Bonanno considered and rejected the argument now raised by Grumman. In Bonanno, the defendants objected that plaintiff would receive a windfall recovery if pre-judgment interest were awarded for losses accruing after the commencement of the action. The district court rejected the challenge, reasoning:

One may view the legislature's choice of the date of commencement of the action as a reasonable accommodation of competing interests. On the one hand, it fails to redress loss fully because it does not provide interest or any alternative form of compensation for delay in payment between the date earlier losses were incurred and the date of commencement of the action. On the other hand, it causes interest to be calculated from a date preceding losses accruing after the action is commenced. Thus, a "shortfall" in one respect is counterbalanced by a "windfall" in another respect. The legislature is free, of course, to provide for such an accommodation, and especially so when, as in the calculation of prejudgment interest, there is value in having a fixed rule for mathematically calculable interest to avoid the costs and delays incident to disputes over details such as might be presented here if interest were awarded separately on many elements of damages from many different dates of accrual.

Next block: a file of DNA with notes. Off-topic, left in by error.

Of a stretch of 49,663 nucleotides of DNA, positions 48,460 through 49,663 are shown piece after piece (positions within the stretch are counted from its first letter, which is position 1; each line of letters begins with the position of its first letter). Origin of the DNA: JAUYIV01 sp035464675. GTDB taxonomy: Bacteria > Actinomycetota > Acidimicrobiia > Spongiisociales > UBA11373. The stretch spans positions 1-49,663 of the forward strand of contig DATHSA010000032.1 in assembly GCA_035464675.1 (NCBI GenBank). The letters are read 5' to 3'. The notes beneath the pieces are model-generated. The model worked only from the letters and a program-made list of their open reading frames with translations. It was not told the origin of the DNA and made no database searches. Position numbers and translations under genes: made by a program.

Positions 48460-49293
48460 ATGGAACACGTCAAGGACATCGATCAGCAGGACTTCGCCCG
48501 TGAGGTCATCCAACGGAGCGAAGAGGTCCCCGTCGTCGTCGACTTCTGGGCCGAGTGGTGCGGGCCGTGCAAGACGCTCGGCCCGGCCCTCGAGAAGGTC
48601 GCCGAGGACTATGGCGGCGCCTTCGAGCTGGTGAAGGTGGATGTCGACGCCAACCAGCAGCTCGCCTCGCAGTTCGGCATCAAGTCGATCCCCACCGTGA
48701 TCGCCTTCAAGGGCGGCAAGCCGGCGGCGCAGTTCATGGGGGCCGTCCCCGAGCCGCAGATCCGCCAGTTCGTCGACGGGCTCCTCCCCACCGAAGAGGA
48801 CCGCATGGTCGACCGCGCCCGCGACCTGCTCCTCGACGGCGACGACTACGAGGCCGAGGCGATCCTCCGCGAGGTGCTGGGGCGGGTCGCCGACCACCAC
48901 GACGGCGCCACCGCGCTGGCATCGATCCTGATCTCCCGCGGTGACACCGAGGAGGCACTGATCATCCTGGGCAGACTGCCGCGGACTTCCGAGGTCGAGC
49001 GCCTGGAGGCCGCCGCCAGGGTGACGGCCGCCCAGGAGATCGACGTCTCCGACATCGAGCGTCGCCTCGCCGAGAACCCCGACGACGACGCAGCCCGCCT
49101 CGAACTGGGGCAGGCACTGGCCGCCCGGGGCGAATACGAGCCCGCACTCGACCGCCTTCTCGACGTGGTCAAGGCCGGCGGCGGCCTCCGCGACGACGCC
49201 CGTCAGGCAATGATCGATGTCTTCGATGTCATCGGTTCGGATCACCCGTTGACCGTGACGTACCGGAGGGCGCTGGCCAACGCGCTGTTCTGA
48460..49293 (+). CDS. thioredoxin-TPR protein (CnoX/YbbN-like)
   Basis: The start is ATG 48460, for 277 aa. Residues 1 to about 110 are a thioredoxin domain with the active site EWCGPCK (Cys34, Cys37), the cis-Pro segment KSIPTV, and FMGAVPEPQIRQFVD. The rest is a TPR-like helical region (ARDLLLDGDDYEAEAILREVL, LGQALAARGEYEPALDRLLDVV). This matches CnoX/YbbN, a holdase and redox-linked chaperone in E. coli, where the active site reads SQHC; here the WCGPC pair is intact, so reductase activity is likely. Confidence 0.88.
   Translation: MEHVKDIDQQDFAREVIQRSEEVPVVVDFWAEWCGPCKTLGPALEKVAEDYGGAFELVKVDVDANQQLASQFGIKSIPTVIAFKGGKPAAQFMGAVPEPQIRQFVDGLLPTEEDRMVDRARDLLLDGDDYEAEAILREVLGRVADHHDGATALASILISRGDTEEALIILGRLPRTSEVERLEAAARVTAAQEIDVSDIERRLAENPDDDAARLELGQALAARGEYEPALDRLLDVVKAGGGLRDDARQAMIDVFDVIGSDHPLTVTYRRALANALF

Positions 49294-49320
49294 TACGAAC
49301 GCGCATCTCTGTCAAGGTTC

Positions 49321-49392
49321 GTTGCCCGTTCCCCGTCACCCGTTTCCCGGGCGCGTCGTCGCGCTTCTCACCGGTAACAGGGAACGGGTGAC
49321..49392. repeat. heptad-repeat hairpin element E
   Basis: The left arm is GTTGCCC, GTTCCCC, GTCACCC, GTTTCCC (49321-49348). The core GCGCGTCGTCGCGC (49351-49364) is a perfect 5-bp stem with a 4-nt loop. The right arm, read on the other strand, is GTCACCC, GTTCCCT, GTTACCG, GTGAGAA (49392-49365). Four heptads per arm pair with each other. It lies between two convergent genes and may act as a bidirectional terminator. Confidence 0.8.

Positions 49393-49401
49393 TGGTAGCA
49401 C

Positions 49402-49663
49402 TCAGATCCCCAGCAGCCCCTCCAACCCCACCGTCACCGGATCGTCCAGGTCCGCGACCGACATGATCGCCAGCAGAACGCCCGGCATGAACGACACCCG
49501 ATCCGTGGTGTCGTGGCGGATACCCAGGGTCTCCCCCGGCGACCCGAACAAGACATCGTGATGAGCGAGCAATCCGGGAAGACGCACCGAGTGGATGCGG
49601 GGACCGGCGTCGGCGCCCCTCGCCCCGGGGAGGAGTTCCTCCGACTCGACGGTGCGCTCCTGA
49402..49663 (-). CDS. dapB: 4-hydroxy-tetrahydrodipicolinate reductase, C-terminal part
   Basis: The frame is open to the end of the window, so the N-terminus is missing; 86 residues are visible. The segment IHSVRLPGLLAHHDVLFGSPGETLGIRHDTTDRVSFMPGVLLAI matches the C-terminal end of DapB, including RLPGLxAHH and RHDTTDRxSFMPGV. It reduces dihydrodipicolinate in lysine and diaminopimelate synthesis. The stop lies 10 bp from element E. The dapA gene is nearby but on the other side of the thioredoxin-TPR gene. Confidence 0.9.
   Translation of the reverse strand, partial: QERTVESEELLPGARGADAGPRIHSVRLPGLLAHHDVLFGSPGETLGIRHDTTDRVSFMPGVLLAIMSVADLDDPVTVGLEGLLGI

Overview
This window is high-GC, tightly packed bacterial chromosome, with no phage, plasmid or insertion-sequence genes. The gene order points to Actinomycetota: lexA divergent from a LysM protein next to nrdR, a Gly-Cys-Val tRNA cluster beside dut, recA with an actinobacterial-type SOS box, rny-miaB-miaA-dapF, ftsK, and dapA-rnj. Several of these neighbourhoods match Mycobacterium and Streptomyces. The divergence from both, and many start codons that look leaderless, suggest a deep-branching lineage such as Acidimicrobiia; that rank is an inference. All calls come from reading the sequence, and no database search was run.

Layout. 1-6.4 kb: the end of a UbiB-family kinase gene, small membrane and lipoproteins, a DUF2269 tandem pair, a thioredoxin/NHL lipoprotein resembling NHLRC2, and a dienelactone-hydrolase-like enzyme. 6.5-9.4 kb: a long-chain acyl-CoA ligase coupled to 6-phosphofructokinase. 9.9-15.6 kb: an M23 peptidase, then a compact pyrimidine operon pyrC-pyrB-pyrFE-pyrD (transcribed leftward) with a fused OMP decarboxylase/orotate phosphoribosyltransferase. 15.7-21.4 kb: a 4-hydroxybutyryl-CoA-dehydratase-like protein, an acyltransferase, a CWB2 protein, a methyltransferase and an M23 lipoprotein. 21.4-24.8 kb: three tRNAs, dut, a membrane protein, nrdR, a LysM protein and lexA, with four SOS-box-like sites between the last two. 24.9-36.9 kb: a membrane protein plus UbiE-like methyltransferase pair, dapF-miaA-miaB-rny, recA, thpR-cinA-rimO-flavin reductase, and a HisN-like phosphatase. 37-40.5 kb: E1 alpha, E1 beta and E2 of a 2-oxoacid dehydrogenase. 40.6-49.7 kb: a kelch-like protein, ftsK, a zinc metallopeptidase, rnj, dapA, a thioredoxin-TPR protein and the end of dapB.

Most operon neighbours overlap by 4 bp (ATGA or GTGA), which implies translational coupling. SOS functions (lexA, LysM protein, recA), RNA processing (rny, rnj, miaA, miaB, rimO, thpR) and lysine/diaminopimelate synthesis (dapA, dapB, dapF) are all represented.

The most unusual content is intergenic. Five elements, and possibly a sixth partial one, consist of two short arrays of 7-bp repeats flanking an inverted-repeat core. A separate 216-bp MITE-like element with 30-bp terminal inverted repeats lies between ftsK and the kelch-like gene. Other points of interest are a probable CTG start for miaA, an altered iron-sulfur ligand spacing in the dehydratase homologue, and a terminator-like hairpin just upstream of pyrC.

Charles D. Bonanno Linen Service, Inc. v. McCarthy, 550 F. Supp. 231, 246-47 (D. Mass 1982). The court of appeals affirmed this statement, reiterating that § 6B establishes a simple, mechanical rule under which the clerk simply adds to the court's total award interest thereon from the date of the commencement of the action. Bonanno, 708 F.2d at 12. The Massachusetts Supreme Judicial Court has cited Bonanno with approval. College-Town v. Massachusetts Comm'n Against Discrimination, 400 Mass. 156, 508 N.E.2d 587, 595 (Mass. 1987).

In light of the balance struck by the legislature and controlling precedent of our court of appeals, I am not at liberty to adjust the award of pre-judgment interest to account for the precise date the various damages accrued. Neither the text of § 6B nor the Bonanno opinion permit such an exception.

Finally, Grumman's claim that the court's award of pre-judgment interest ignores the damage theory used by the jury to calculate interest on the copyright infringement claim is frivolous. The award of pre-judgment interest under state law is not determined or limited by the jury's findings on the federal copyright claim. Moreover, throughout the trial I have explained that interest on the federal claim would be determined by the jury, while interest on the state trade secret claim would be awarded by the court. The defendant never objected to my statement of the law during trial nor at the conclusion of trial when I expressly instructed the clerk to calculate pre-judgment interest on the state-law claim.

III. Defendant's Motion For New Trial Or, In The Alternative, A Remittitur